Tee-Ball Tidbits

Graham Steinhoff T-ball 05-02-2016Grandson Graham, 5, was playing tee-ball for the Hawks the other night. After waiting 15 minutes or more with the kids getting more and more wound up, the word came from the other coach that he didn’t have enough boys, and they were going to forfeit.

When you are five, you don’t care a whole lot about formalities, so a bunch of boys were rounded up and a pickup game ensued. That’s Graham sprinting for home. He sports #2 in the pictures.

Attention spans are short

Graham Steinhoff T-ball 05-02-2016Watching the game brought to mind the Peter, Paul & Mary song, “Right Field, with its chorus,

Right field, it’s easy, you know.
You can be awkward and you can be slow
That’s why I’m here in right field
Just watching the dandelions grow

Won a game ball

Graham Steinhoff T-ball 05-02-2016Graham won one of the two game balls. I think I heard it was for being “most attentive,” but I’m not sure.

“Most attentive,” as I decode it, was where he would stand there while a ball rolled past him, then he’d tear out after it, making a spectacular dive and roll like he was roping a calf. Once he and the ball came to a full and complete stop, he’d stand there watching the action until it dawned on him that the ball was supposed to go to someone who could tag the runner out.

These kids reminded me of the little leaguers I shot in Cape in the early ’60s.

Indulge the grandfather, please

When Son Adam was playing the the youth leagues (he was a killer catcher), I tried to never miss his games. I’m not going to be in town for many of Graham’s games, so here’s a whole gallery of him and his teammates. Click on any photo to make it larger, then use your arrow keys to move around.


Cubs’ Pitchers Had Problem

Scorekeeper comment 07-12-1965The day after I graduated Central High School in 1965, I showed up bright and early to start my Missourian summer internship. To my dismay, my first assignment was to fill in for the sports editor, who was going on vacation.

Southeast Missourian sports editor Chuck Murdoch c 1966I confessed to Chuck Murdoch that I knew virtually nothing about sports and was in deep trouble. He took a couple of sucks on his ever-present pipe and a look of relief passed over his face as he realized his job was safe: this was ONE high school kid who wouldn’t show him up. He gave me the crash course in sports journalism (something that I always thought was somewhat of a contradiction in terms).

He explained that the first thing I had to do when I showed up three hours before the rest of the staff was to go to a dropbox on the Broadway door to retrieve an armload of youth league score books the coaches had dropped overnight. I was to take those score books and interpret scratches and scrawls that showed every batter and every play and write a play-by-play of the high spots of the games. I prayed for a tight paper so I could get by with just a game summary.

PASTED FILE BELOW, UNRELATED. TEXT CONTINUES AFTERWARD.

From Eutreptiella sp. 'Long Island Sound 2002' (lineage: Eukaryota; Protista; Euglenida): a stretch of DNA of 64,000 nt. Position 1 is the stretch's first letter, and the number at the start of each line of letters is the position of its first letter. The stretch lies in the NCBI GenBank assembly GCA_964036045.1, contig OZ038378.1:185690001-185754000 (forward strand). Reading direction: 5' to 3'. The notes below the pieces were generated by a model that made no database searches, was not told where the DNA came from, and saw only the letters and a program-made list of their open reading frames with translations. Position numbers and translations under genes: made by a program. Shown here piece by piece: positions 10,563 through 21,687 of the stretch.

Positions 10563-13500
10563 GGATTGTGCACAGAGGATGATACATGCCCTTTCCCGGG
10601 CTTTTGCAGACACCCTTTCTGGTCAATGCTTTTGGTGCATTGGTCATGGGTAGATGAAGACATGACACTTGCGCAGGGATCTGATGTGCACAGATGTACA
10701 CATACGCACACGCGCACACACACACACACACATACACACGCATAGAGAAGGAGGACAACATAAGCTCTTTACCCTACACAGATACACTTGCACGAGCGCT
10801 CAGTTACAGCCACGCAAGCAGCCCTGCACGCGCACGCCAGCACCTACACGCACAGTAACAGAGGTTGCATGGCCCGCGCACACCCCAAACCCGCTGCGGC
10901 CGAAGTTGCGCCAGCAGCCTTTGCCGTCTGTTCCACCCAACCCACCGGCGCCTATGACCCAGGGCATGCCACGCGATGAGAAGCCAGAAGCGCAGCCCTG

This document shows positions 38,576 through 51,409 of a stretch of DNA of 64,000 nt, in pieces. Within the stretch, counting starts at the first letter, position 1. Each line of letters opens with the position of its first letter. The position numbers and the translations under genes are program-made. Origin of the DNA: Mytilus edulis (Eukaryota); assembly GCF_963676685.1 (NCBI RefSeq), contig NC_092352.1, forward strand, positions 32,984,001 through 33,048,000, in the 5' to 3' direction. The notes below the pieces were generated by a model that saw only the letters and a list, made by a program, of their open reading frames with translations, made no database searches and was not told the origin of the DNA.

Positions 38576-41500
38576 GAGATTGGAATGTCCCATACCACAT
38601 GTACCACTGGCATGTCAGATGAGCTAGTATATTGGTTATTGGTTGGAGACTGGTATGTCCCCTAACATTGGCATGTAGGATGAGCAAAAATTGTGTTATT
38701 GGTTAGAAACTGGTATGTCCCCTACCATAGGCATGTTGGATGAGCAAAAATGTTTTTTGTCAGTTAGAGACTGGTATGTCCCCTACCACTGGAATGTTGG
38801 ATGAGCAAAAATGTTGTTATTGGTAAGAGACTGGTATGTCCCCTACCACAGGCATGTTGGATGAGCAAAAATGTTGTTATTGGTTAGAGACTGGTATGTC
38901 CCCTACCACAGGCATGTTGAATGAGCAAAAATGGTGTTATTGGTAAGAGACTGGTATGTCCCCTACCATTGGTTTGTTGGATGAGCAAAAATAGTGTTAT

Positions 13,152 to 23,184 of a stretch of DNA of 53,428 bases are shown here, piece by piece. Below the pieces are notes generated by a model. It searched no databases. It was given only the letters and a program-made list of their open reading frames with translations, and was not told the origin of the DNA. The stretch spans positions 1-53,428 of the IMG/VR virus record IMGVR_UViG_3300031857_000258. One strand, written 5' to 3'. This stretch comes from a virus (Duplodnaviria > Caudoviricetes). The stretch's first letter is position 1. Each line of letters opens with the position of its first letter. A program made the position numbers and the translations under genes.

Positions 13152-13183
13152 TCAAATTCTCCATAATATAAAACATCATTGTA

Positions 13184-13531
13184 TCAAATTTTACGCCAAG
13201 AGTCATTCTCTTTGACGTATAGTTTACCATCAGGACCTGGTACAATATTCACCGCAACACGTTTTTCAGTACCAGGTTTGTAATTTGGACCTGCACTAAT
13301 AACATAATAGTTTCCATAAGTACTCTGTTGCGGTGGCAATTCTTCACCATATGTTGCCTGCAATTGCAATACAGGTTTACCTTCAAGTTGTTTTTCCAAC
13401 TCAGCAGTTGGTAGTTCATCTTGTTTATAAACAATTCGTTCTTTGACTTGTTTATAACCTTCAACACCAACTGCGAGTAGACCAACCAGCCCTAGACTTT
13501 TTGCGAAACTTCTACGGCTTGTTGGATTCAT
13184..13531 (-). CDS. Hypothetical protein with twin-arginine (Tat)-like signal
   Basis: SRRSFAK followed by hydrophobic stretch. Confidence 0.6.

I got the job done, but I felt like a monk translating ancient scrolls from one language into another. So far as I know, nobody ever complained about my accounts.

Last night I found this comment written by a coach who either had a great sense of humor or a flair for understatement: “Cub’s pitchers couldn’t find the strike zone and walked 22 batters.”

First AP story

AP Sports clipI thought it amusing enough I phoned it in to the Associated Press, which put in on the wire. I’m pretty sure that was the first time anything of mine moved on a news wire. It was a real thrill when I heard the clatter of the teletype and discovered that it was my brief that was going out to the world (well, maybe the nation or the region or the state. I don’t remember the codes well enough to know how far it was broadcast. It didn’t win the Pulitzer, I know that.).

I didn’t do too badly covering government and cops, but the society and agriculture beats were a bit of a stretch. I loved it.

It’s All About the Sno Cone

I confused so many people with my photos of what might have been an American Legion / Babe Ruth group shot that I’m going to play it safe. If you can believe the names on the uniforms, this contest was between the Cardinals and the Red Sox.

This Red Sox player is enjoying his sno cone on his way off the field. HE knows what’s important: it’s not whether you win or lose; it’s whether or not you get a post-game sno cone.His mother would probably swear the youngster has a halo over his head, but I can attest to it being the lights on the field in the background.

(Even THIS post has a confusing element: I saw the sugary concoction made from flavored syrup and crush ice spelled “sno cone,” “sno-cone” and “snow cone.” Take your pick.)

Red Sox and Cardinals photo gallery

Here are photos from the Cardinals – Red Sox baseball game some time in the late middle ’60s. Click on any image to make it larger, then click on the left or right side of the photo to move through the gallery.